One Riot One Ranger

One Riot, One Ranger
Self Produced Cassette

Mark Gaskill (guitar, vocals) Pete Remenyi (Dobro, bass, harmonica, vocals) Chas Williams (fiddle, mandolin, vocals) Mark Wyatt (accordion, bass, vocals) Carl Yaffey (banjo, bass)

Why Did I Leave California / On the Right Track Now / Adios My Amigo / Tennessee Coot / Memory of Your Smile / Write a Song About It / Old Home Place / Cowboy Lullabye / Long and Slow Decline / Caravan / Not So Long Ago / She's Not the Cryin' Kind

What makes a perfectly normal alternative rock musician take up the accordion and join a country/bluegrass band, huh, huh? Enquiring minds want to know. I'm talking here about Mark Wyatt, formerly of Great Plains (no not the Hot New Country band, the other Great Plains, a "folk-punk" group that disbanded in 1989), who sent me this tape. Hailing from Columbus, Ohio, One Riot One Ranger plays a mix of country, bluegrass, and western swing, mixing old standards and traditional songs like "Tennessee Coot" and "The Old Home Place" with oddball covers like "On the Right Track Now," orginally done by the 13th Floor Elevators, and a blue-grassed version of "Caravan." (And if you think that's weird, they've been known to cover Pere Ubu's "Cloud 149.") A Great Plains song, "Long and Slow Decline" has also been given the twang treatment. None of these are novelty tunes, though; the Rangers aren't trying for the boffo Run C&W remake. All are heartfelt country renditions. I don't know what the original Great Plains version of "Long and Slow Decline" sounds like, but this sounds like country to me.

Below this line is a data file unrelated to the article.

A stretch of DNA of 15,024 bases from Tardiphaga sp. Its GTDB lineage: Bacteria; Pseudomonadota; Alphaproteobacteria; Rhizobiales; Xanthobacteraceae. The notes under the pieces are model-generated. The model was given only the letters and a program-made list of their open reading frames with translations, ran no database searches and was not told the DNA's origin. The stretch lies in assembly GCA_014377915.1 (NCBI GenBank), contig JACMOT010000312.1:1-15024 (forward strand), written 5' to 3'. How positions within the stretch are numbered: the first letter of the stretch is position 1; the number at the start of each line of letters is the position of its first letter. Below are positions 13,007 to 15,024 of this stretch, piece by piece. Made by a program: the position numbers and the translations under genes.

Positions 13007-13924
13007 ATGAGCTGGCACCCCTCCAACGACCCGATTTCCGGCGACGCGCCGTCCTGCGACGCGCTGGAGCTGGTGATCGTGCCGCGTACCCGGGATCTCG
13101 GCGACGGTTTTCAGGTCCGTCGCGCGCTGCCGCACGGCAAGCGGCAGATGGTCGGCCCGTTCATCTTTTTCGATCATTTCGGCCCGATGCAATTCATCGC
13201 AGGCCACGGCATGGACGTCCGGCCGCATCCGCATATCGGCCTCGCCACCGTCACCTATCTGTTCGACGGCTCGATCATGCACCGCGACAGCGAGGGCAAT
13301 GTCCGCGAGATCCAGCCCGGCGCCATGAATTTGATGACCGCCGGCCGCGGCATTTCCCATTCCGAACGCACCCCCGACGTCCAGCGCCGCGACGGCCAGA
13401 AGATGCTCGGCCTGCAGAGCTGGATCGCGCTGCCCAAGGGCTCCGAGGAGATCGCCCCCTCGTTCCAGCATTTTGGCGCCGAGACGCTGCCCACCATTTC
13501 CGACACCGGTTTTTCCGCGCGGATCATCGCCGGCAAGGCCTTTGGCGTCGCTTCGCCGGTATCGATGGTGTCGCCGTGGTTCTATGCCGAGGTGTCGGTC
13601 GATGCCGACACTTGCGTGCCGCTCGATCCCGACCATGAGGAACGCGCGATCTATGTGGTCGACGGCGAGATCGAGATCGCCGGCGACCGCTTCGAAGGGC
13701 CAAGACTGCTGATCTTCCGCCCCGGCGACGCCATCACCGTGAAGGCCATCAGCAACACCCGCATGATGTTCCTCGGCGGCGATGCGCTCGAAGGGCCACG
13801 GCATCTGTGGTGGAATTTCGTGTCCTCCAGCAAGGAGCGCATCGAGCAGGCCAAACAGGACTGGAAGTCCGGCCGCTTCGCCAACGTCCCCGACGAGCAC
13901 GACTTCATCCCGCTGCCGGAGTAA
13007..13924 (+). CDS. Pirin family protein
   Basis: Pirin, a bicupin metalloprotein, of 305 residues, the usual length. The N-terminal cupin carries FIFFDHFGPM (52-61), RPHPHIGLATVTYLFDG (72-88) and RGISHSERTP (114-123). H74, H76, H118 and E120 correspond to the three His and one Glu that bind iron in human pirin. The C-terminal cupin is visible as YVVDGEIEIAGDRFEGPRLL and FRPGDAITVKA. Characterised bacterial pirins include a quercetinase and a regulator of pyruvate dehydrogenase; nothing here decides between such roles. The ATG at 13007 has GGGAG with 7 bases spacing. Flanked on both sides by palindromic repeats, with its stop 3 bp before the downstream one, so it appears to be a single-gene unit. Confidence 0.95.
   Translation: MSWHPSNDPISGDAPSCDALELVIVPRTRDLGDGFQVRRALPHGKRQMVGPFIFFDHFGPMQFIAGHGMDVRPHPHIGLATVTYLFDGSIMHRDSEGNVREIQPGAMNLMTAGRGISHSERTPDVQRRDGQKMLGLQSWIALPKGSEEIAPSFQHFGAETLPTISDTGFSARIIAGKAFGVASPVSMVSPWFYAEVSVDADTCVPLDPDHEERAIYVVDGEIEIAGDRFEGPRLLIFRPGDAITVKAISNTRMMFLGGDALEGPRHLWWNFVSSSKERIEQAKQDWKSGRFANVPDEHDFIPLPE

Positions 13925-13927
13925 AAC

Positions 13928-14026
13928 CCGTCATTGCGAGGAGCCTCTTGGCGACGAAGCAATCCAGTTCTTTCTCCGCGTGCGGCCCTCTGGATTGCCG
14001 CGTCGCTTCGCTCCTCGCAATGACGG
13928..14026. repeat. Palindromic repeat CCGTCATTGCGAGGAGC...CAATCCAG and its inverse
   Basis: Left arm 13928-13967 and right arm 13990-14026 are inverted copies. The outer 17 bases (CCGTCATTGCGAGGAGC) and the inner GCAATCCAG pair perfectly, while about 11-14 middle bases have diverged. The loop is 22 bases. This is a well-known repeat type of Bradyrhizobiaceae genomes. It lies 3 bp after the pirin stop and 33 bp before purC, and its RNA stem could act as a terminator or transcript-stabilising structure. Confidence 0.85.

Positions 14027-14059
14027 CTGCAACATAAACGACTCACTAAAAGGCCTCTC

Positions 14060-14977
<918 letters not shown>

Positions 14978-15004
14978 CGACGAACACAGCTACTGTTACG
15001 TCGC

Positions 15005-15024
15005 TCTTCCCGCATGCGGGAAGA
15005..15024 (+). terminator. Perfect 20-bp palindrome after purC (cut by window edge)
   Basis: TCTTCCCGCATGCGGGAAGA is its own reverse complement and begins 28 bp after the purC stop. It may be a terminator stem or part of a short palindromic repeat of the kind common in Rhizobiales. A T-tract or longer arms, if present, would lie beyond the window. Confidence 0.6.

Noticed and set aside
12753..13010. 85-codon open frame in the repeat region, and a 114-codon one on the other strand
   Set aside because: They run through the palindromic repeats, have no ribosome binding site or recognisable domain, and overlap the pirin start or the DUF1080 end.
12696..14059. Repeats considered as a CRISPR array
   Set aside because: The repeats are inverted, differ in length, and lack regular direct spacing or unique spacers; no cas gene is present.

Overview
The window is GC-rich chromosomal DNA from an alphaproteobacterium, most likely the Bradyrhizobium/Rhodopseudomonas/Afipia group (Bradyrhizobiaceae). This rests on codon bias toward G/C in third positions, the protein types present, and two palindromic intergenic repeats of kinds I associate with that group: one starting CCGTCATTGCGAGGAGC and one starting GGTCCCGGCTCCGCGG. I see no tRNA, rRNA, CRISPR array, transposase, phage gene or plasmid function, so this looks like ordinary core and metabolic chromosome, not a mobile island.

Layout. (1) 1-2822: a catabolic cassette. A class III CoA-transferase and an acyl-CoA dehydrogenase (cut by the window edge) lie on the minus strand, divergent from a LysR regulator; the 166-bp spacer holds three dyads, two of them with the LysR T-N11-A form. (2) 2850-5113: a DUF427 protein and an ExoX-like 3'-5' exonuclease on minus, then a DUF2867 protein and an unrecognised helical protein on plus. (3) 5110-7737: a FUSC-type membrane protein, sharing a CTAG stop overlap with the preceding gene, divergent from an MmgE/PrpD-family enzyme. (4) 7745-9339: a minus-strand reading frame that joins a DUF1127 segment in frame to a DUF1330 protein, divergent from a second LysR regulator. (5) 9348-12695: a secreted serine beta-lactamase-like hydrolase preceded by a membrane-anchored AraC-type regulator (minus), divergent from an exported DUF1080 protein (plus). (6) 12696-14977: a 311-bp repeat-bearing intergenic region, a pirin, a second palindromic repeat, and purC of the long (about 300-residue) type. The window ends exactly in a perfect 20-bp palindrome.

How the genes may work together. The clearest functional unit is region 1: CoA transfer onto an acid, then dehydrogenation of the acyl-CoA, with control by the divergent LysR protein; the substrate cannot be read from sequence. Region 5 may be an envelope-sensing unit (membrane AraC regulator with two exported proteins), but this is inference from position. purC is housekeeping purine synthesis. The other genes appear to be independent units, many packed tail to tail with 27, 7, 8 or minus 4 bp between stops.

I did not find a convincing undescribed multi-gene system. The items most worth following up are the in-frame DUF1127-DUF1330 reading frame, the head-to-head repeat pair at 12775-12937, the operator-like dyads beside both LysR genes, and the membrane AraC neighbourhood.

Fiddle and mandolin player Chas Williams writes most of the original tunes, including "She's Not the Crying Kind," and "Write A Song About It," two of my favorites on the tape, as well as "Adios My Amigo," which before looking at the credits, I thought was an old cowboy song.

Not all of the songs work -- their version of the Stanley Brothers' "Memory Of Your Smile" could stand to be punched up some, and I kinda prefer the cowboy songs to the bluegrass ones (that's a hint for more cowboy songs!) but at their best, One Riot One Ranger is pretty darn good & I'm looking forward to more. --Cheryl Cline

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